Permanent Collection

Joan Hernández Pijuan

Barcelona, 1931 - Barcelona, 2005

Hernández Pijuan studied at the School of Fine Arts in Barcelona, an institution to which he would return between 1992 and 1997, when he was appointed dean of the school, which by then was part of the University of Barcelona.

"Fulles sobre violeta"   [Leaves on Violet], 1963
Fulles sobre violeta [Leaves on Violet], 1983

After completing his studies, Hernández Pijuan was among the founding members of the Sílex group in 1956. The following year, during a brief stay in Paris, he discovered informalism, setting aside the geometrical style he had initially favored. The dramatic black paintings he produced towards the late 1950s, with their contrasts of light and darkness and their restrained violence, were closer to trends in vogue in Madrid at the time—in particular in the El Paso group—than to those of the prevailing art scene in Barcelona.

However, Hernández Pijuan would later abandon abstract expressionism in favor of a more reserved and restrained approach. His became a universe of graph paper, rulers, set squares and geometrical structures that entrapped an apple here, a glass there or a lonely tree further away. However, it was not until he had systematized his method, moving closer to the principles of post-minimalism and the Pintura-Pintura group, that he discovered the fundamental subjects of his work: flowerpots, houses and still lifes. In short, poetic, free and primary elements.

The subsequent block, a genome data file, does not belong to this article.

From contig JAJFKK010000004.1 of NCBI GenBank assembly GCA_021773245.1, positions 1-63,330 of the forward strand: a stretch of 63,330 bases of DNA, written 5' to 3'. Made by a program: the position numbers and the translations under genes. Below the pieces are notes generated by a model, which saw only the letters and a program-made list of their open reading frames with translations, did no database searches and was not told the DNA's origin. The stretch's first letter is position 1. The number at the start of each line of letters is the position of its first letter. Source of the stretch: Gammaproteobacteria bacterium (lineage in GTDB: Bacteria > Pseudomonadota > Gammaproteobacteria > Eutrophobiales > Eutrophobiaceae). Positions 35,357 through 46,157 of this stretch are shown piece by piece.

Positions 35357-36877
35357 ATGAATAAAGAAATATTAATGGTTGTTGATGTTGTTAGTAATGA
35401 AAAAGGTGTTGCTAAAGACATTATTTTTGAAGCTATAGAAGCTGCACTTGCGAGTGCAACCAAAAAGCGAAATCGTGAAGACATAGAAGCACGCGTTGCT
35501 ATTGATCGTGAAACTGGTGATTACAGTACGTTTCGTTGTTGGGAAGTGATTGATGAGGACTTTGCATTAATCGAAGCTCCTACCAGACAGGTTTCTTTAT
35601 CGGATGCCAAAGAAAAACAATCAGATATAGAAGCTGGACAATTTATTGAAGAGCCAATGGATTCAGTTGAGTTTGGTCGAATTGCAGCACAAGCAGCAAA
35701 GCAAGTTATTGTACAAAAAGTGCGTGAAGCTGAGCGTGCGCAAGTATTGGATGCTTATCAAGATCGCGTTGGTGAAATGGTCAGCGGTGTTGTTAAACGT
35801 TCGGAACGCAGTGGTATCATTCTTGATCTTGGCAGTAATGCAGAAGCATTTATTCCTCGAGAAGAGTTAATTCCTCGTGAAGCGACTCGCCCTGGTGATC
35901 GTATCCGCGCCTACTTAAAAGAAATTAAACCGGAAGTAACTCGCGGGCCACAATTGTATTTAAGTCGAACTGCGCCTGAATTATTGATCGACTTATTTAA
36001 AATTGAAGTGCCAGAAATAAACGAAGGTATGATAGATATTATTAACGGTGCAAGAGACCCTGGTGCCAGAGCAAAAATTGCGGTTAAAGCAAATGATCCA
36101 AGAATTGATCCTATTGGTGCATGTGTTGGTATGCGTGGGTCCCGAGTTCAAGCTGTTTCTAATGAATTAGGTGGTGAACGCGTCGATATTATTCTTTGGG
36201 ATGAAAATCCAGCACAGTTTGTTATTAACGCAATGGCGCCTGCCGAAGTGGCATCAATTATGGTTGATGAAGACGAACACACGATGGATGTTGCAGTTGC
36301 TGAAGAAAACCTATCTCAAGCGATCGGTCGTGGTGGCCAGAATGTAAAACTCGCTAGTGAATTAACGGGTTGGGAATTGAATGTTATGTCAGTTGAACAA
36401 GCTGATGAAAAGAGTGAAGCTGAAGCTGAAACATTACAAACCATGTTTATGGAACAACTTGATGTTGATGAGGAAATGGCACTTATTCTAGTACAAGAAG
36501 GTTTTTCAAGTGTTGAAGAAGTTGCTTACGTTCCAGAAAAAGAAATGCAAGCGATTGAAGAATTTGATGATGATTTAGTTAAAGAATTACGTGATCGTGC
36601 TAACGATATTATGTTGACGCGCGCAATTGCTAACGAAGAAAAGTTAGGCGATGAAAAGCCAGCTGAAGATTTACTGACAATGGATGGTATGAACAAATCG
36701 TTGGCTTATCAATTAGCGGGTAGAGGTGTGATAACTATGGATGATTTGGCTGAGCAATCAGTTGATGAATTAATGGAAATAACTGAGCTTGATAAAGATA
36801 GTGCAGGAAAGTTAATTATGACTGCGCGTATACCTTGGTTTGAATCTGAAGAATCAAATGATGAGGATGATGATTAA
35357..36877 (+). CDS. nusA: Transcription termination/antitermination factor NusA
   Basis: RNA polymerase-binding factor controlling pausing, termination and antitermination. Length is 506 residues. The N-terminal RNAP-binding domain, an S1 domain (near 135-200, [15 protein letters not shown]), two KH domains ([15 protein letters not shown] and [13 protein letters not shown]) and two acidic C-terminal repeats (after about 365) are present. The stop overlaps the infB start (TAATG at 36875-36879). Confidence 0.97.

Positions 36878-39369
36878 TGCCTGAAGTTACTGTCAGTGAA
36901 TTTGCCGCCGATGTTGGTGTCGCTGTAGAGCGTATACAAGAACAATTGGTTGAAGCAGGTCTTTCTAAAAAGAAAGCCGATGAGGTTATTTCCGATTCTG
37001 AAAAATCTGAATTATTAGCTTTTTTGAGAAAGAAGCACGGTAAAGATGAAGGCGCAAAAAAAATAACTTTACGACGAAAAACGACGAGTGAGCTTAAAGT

Fulles sobre violeta is an example of Hernández Pijuan's later work. Halfway between abstraction and figuration, it exudes serenity, stability and balance. The gray leaves, which seem to fade into the violet mentioned in the title, bring to mind a certain kind of "delicious fruit" produced by an Asian civilization—whose philosophy of life and art appealed greatly to the painter—such as a haiku.

Juan Manuel Bonet

Although only eight years younger than Antoni Tàpies, Hernández Pijuan belonged to a later generation of artists. Nonetheless, both Tàpies and Hernández Pijuan’s work came to represent a very specific way of painting that would characterize modern art in Barcelona and that can be summarized as "walls with graffitilike marks." This takes the form of paintings with little intervention and very simple, primary signs that attract the visual interest of the viewer to the qualities of the surface of the background but, at the same time, manage not to lessen the value of the figures set against it.

"Paisatge amb casa i arbres" [Landscape with House and Trees], 1989
Paisatge amb casa i arbres [Landscape with House and Trees], 1989

Hernández Pijuan’s career moved from expressionism and action painting to works that reveal the space as a void arranged over a grid of fine lines drawn with great precision. Paisatge amb casa i arbres, a work belonging to his late period, summarizes this evolution and reveals the spirit of Hernández Pijuan’s mature work. Using a synthetic approach, it presents the notably stereotypical outlines of two trees and a house, all depicted according to strict convention. These forms are enclosed in a rectangle and are embellished with an edging at the top and a smooth line at the bottom. The composition as a whole thus acquires a sense of horizontality that is characteristic of a landscape, distilling the serenity of a not immediately perceptible geometrical order.

The lines with which Hernández Pijuan defined these schematic figures are not painted—rather, using the technique of grattage, he firmly and securely scraped off the paint layer when it was still damp, allowing for the dark tone beneath it to show through.

Javier Maderuelo

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Catálogo del Museu Fundación Juan March, Palma de Mallorca.